Thank God for Colonization on this Columbus Day
Indigenous people should, as every year, be thanking God for colonization on Columbus Day. The Great Commission as promised by Jesus – to spread his name and message throughout the world – has largely been the byproduct of the expansion of Christian empires through colonization. And through colonization, disadvantaged parts of the world have thrived by the influence of God-fearing nations.
As my sermon noted last year…
While not all “Christianization” of culture is done by actual Christians, there is no doubt that the influence of those at least claiming the religion of Christ, built the foundations of what we now know as world civilization…
The impact of Christianity on world history is unfathomable, incalculable and unconquerable. [Because of Christianized nations expanding] the impact of the religion of Christ, counted in millennia rather than decades, has been earth-shattering, foundation-laying and world-changing.
The impact of Columbus’ voyage to America has been inherently (and mostly) good. To deny this is to deny objective, historical fact. Ultimately, aside from the benefits of Western Civilization brought by the Catholic navigator Christopher Columbus, this also inadvertently opened the doors for mass Protestant evangelism of the Americas. God’s providence indeed.
Native peoples around the world are far better off, more happy, more healthy, and more at peace than they ever would have been before, if it were not for colonization of the New World and the expanse of Christendom throughout the world. Although Columbus himself was a Romanist and not a real believer in Jesus, his voyage across the Atlantic brought the competition of religion between Romanists and Protestants, and set-off the race to Christianize the savage in the New World.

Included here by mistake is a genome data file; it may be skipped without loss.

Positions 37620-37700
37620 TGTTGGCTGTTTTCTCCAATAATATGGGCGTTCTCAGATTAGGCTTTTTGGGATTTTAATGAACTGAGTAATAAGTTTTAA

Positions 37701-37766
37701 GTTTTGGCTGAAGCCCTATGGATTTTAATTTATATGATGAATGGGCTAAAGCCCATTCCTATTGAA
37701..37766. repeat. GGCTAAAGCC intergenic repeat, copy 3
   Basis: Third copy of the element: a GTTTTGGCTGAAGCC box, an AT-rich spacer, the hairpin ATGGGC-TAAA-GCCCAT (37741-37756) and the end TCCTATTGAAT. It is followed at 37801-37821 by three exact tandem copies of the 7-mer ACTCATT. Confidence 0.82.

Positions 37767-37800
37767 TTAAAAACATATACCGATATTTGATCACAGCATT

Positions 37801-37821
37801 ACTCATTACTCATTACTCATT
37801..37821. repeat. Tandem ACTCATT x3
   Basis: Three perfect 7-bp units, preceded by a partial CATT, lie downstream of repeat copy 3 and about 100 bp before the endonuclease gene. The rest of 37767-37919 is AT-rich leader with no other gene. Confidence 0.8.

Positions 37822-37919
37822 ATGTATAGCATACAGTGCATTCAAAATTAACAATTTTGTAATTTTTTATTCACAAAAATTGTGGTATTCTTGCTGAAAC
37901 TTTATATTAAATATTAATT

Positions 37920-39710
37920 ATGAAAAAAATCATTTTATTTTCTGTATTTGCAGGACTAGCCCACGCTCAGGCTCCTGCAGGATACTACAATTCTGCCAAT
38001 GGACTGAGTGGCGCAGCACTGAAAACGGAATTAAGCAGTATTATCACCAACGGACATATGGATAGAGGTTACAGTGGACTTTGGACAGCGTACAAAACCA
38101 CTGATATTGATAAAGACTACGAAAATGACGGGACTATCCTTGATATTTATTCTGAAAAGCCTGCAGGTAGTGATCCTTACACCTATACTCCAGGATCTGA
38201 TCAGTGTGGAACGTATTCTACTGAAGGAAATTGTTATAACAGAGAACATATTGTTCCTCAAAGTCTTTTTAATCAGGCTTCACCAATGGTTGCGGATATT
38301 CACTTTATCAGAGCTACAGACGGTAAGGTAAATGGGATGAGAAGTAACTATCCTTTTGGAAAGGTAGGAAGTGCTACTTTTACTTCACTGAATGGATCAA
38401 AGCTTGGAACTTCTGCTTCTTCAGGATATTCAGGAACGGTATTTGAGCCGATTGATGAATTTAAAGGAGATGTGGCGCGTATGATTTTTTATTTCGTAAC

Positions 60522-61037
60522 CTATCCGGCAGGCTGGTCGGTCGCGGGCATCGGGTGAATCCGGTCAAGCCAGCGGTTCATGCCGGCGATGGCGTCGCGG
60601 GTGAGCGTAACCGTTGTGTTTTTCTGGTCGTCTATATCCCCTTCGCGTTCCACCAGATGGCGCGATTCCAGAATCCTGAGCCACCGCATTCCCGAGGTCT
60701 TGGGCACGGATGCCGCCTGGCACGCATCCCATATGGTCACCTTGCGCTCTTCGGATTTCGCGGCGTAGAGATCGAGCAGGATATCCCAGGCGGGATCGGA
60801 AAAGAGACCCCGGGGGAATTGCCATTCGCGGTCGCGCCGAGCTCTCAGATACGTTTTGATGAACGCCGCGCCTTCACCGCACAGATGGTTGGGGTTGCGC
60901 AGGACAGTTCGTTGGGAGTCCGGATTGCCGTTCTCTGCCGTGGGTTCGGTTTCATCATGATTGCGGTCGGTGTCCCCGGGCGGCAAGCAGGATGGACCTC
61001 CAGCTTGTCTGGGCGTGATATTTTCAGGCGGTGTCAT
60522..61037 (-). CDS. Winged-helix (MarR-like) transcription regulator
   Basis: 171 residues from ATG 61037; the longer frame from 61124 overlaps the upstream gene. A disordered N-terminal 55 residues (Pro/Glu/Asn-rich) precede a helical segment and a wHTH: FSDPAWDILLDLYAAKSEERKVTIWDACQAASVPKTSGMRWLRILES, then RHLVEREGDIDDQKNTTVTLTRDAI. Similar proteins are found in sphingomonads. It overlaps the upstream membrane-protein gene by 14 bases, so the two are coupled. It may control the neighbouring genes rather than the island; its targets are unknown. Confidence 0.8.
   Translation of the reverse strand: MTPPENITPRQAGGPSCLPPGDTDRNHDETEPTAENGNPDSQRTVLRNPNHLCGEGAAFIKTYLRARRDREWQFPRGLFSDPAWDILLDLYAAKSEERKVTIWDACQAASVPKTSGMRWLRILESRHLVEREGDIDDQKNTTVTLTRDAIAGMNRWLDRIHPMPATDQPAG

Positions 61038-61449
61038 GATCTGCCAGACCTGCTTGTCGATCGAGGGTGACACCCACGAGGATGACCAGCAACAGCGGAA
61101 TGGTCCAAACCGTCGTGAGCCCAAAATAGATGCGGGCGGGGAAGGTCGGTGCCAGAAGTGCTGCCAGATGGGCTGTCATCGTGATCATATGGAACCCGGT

Ruth A. Tucker writes in From Jerusalem to Irian Jaya that…
“From the very beginning of English exploration of the new world there was a strong impulse to win the native population to Christianity. Writings of navigators, trading companies, and government magistrates indicate a calculated missionary zeal. Christianizing the natives became a powerful rationale for colonialism, and colonial charters emphasized Indian evangelism. The Virginia charter of 1606 opens with the king’s blessing on the colonists ‘in propagating the Christian religion to such people as yet live in darkness and miserable ignorance.’ The Massachusetts Bay charter pledged to ‘win and incite the natives of the country to the knowledge and obedience of the only true God and Savior of mankind, and the Christian faith.’ And the seal of the colony testified to this need; its emblem was a figure of an Indian crying out ‘Come over and help us.’ The charter of Connecticut asserted that ‘evangelization’ was the ‘only and principal end’ for the colony’s establishment. Likewise Pennsylvania and other colonies were founded with the declared purpose of converting the Indians.”
Edward Winslow, one of the early Pilgrims, wrote that “the spiritual condition of the savage is itself an argument for immigration. Every Christian has a duty…to spread the true religion among the Infidels, and to win many thousands of wandering sheep unto Christ’s fold.”
Neville Cryer writes, “Other early New England historians and diarists write in this vein: ‘Those men might as well be dead who lived in England for themselves alone and sit still with their talent in their napkin when that could be of service both to God and to their country by becoming colonists and using every effort to convert the heathen.”
We recognize, from our 21st century privileged perspectives, the great travesties upon First Nations people as side effects to glorious and civilization-advancing colonization.